Marcos Jiménez de la Espada
Marcos Jiménez de la Espada (1831–1898) was a Spanish zoologist, herpetologist, explorer and writer, born in Cartagena, Spain, although he spent most of his life in Madrid, where he died. He is known for participating in the Pacific Scientific Commission, with whom he traveled America from 1862 to 1865. He also published several works on geography and history of the American continent.
In 1850, he started a career in Natural Sciences in the Universidad Complutense de Madrid, finishing five years later with the work "The Blainville Amphibians and the Cuvier Batracians form a class apart". The study and taxonomy of the amphibians would be a recurring theme in his scientific work afterwards.
Two years after finishing his career, he got his first job as an assistant in the Natural History department of the university. He also got another job in 1857, also as an assistant, in the Natural Science Museum of the Court (now Natural Science Museum of Madrid.) In both cases, his research work (that lasted 7 years) centered in zoology and comparative anatomy. However, it must be said that his positions at the museum were never that important (except at the end of his life), due to the fall from grace of his master and director, Mariano de la Paz Graells, in 1867.
During all his American adventure, Jiménez de la Espada recollected all kinds of animals that he not only studied, but he also sent alive to Madrid. Before going in the expedition he worked several years in the preparation of foreign animals in the Botanical Garden of Madrid, always under Graells tutelage. With the acquired experience, it wasn't hard for him to do the same with the many species of mammals, birds, and reptiles that, until then, had never been taken to Europe (like the Mara of the Patagonia, the South American Condor, and the Guanaco.) Many descendants of this animals would later be granted to several European zoos, which would garner Jiménez the First Class Medal of Mammal Division by the Société impériale zoologique d'acclimatation of France, on March 23, 1866.
He spent six years dedicated exclusively to the study and re-ordering of materials picked during the expedition, which he would include in his future works. In 1870, he published the article Some new and curious facts about the Amazonian fauna in a bulletin for the Universidad de Madrid. In this work, he described, among other things, the look and behavior of the Thyroptera albiventer bat. In 1871, he published the report Unknown Species of the Neo-tropical Fauna in the Lisbon Science Academy Journal, and that same year he founded with other colleagues the Spanish Society of Natural History, where he would publish most of his further works.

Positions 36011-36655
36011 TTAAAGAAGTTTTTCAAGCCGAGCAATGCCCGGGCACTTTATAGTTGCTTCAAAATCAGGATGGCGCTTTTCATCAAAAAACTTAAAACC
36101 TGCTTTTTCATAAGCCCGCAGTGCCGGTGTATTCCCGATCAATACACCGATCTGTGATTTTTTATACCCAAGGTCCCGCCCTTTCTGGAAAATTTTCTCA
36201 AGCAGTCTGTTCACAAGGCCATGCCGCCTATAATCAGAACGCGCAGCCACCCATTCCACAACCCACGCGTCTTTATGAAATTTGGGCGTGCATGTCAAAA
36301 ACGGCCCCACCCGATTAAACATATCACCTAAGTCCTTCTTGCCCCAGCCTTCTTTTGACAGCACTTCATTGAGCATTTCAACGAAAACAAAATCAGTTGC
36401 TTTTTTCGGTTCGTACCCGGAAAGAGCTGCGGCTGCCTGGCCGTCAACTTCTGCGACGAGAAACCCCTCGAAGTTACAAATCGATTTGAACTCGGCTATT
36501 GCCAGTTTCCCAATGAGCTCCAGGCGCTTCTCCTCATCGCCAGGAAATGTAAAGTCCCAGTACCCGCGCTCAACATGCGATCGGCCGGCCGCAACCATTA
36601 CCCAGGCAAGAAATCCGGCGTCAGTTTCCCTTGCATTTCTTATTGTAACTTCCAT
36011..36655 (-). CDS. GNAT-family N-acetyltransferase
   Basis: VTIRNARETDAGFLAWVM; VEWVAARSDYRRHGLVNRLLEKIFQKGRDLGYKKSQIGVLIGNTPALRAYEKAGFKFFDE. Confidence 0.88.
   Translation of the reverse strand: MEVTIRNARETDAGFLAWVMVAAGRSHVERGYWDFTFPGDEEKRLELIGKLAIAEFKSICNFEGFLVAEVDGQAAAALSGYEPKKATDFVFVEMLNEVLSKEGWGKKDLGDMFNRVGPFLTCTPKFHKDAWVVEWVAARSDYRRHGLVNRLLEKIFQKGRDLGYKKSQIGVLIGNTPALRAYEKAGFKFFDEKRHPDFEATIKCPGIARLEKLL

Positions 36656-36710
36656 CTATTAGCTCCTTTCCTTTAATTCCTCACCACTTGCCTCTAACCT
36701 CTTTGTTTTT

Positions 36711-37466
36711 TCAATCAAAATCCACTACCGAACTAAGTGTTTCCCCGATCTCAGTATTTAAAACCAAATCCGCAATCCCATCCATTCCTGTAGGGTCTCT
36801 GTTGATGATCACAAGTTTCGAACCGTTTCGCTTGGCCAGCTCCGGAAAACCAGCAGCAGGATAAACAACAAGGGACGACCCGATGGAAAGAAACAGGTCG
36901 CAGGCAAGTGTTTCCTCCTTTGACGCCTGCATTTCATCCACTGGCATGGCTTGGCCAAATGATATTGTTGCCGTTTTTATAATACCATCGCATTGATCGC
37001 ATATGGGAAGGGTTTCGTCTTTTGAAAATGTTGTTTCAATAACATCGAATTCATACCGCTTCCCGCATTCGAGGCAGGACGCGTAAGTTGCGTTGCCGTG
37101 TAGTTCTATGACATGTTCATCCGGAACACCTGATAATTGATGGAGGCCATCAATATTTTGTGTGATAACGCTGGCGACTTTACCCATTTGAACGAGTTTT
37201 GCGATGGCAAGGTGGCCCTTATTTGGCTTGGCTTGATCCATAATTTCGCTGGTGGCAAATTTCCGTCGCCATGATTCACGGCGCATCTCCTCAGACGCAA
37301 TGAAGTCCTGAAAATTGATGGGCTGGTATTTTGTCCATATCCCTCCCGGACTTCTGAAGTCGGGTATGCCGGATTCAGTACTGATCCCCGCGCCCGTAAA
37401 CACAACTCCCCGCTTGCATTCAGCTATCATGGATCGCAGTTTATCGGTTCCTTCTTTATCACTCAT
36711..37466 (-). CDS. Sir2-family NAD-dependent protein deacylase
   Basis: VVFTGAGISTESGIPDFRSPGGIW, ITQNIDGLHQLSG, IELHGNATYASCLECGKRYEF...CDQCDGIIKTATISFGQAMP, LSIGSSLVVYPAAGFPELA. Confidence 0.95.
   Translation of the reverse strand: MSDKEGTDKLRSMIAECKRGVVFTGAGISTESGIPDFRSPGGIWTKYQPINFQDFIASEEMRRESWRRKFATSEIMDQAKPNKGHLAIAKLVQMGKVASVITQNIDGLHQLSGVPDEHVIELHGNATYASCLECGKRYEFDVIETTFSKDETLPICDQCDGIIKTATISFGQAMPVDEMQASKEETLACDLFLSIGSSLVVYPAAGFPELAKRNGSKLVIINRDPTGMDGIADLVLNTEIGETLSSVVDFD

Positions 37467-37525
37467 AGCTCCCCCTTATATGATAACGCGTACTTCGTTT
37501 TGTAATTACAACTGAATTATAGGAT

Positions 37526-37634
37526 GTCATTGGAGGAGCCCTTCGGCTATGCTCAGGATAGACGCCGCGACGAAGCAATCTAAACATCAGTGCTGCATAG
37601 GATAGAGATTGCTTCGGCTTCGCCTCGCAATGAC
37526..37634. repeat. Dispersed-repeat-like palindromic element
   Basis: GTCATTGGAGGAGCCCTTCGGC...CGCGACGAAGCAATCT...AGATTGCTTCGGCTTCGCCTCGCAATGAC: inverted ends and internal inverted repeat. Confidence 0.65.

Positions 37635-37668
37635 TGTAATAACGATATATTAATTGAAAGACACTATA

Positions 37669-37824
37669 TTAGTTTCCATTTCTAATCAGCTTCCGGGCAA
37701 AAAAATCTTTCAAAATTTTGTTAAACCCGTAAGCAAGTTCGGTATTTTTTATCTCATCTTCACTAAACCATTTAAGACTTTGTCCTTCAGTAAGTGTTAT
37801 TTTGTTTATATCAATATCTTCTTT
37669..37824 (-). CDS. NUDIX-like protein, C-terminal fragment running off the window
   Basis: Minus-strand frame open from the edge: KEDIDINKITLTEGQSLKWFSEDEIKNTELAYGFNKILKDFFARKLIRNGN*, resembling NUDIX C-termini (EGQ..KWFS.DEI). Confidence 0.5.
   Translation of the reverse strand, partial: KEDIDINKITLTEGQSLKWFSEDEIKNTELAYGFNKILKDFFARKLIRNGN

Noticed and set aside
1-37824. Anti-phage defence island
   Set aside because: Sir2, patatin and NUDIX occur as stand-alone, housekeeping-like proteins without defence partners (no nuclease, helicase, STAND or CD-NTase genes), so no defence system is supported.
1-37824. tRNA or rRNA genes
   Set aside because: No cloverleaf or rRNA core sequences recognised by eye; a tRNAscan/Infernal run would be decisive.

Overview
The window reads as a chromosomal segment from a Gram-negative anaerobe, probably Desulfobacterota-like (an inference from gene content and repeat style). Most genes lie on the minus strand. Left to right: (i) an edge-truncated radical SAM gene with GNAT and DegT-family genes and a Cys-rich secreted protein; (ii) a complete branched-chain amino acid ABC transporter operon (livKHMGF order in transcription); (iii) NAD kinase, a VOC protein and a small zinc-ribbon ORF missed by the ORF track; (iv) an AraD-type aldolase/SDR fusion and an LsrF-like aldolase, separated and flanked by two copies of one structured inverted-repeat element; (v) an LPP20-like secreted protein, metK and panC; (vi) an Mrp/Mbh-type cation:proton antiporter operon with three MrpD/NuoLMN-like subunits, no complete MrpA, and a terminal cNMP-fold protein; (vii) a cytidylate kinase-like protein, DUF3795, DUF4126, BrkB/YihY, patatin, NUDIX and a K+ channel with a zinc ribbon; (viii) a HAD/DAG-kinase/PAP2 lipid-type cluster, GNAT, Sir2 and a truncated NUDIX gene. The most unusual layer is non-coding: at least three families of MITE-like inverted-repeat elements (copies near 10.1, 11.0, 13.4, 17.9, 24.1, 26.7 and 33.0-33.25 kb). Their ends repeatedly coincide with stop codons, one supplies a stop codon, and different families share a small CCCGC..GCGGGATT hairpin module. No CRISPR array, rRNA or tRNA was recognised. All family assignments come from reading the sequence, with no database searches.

He was already a referenced author in Europe when he published his greatest work in the field of zoology: Vertebrados del viaje al Pacifico. Batracios. (Batrachians: Vertebrates from the trip to the Pacific.), written after the exhaustive study of 786 species collected during his trip. In the work, published in 1875 and re-edited in 1978, he described a total of 18 genera and species already known, as well as 2 genera, 12 species and 3 subspecies previously unknown at that time. The article not only describes the species from an anatomical point of view, but also covers their biology and behavior. Most known is his conclusion about the frog Rhinoderma darwinii, which he debated the erroneous idea that its gestation process occurred in his mouth, as opposed to putting eggs which it later incubated in its mouth, as he proved. This complex study is considered nowadays, a classic in zoologic literature.
Geography, History, and Anthropology
Despite being at the climax of his zoologist prestige, Jiménez de la Espada put his scientific work at hold and devoted himself to the study of geography and American history. In 1876, he founded the Geographic Society of Madrid, and in 1883, he entered the History Academy. From there, he directed the re-edition of works of great medieval and modern travelers like Pero Tafur and the Jesuit, Bernabé Cobo, and the works of pre-Hispanic Perú from Pedro Cieza de León and Bartolomé de las Casas. From 1881 to 1897 he published four volumes of his work Geographic Relations of the Indies, which garnered him the Loubat prize from the History Academy.
He participated in congresses in Brussels, Madrid, Turín, Berlin and Paris. His work in favor of the divulgation of the Inca culture won him the Gold Medal from the Government of Perú. He was also made a member of various international societies. In 1895, he was named president of the Spanish Society of Natural History, which he founded.
Curiously, he didn't present his doctoral thesis until April 1898, three months before he was named cathedratic of compared anatomy and six months before his death. His death truncated the ample study that he was preparing about the maritime expedition of Alessandro Malaspina in the 18th century. Francisco Giner de los Ríos and other friends presented him as a symbol of Spanish scientific regenerationism during a posthumous ceremony in his honor.
- This article draws heavily on the corresponding article in the Spanish-language Wikipedia, which was accessed in the version of December 6, 2005.